Authorities are rounding up suspects today in Yemen. That's where there was an attack on the U.S. Embassy. A vehicle packed with explosives blew up outside the embassy's main gates. Six attackers were among the 16 dead in that attack. NPR's Ivan Watson is now outside the embassy gates in Yemen's capital Sana'a. And Ivan, what does it look like?
IVAN WATSON: Steve, I'm standing amid the rubble of what was a brazen frontal assault on the heavily fortified U.S. Embassy compound. There is twisted metal scattered on the streets here, glass, bits of human flesh, as well as the burned-out ruins of several vehicles. What happened was around nine o'clock in the morning on Wednesday, a vehicle burst through here. One of the armed passengers shot and killed an embassy security guard, and they lifted the drop gates at the outer perimeter of the embassy compound and pulled aside some other barriers, and then the vehicle was packed with explosives and it targeted a Yemeni armored security vehicle.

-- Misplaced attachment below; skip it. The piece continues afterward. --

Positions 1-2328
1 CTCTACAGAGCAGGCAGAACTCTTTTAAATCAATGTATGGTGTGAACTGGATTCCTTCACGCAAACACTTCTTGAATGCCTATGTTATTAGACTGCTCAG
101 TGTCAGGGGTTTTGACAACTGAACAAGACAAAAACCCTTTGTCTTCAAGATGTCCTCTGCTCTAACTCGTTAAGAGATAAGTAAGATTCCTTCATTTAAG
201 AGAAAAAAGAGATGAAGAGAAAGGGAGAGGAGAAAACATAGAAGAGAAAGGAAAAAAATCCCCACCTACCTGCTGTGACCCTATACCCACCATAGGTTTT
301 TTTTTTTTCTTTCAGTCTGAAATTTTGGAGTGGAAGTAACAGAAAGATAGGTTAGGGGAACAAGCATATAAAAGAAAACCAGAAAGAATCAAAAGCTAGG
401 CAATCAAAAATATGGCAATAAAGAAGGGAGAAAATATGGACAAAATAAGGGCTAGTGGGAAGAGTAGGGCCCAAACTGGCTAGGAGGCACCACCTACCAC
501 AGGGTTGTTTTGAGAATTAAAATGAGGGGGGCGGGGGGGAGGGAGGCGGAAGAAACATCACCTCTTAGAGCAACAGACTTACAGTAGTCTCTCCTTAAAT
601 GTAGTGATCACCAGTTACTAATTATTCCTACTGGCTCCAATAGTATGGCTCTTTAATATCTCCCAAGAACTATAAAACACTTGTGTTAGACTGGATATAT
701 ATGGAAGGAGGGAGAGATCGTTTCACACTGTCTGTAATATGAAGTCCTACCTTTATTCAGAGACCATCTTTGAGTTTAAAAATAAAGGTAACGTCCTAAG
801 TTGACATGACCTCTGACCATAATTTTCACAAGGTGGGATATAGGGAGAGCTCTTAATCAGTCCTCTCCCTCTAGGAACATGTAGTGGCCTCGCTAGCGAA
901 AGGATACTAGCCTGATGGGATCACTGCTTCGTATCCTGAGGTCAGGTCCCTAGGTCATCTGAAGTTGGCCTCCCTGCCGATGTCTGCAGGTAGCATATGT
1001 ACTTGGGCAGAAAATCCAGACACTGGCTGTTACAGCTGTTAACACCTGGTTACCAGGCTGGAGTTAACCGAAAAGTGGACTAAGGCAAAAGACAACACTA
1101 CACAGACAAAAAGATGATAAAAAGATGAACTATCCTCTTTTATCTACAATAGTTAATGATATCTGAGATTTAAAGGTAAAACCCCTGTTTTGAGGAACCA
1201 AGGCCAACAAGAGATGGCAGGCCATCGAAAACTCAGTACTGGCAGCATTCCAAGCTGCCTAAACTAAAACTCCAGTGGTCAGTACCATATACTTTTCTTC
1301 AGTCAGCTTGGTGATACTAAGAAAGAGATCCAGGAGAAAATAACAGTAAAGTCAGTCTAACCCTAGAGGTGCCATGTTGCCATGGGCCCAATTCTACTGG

Then a second vehicle packed with explosives and carrying passengers who were armed rolled up, and they opened fire on the embassy. I'm looking at bullet holes in the guard window of the embassy outer walls. A battle ensued here, and there was a second explosion. So this was a pitched battle that took place here, right outside the gates of the U.S. Embassy. The battle between the Yemeni government and al-Qaeda has gone on for several years. The Yemeni government signed on very quickly to the Bush administration's war on terror after the September 11 attacks.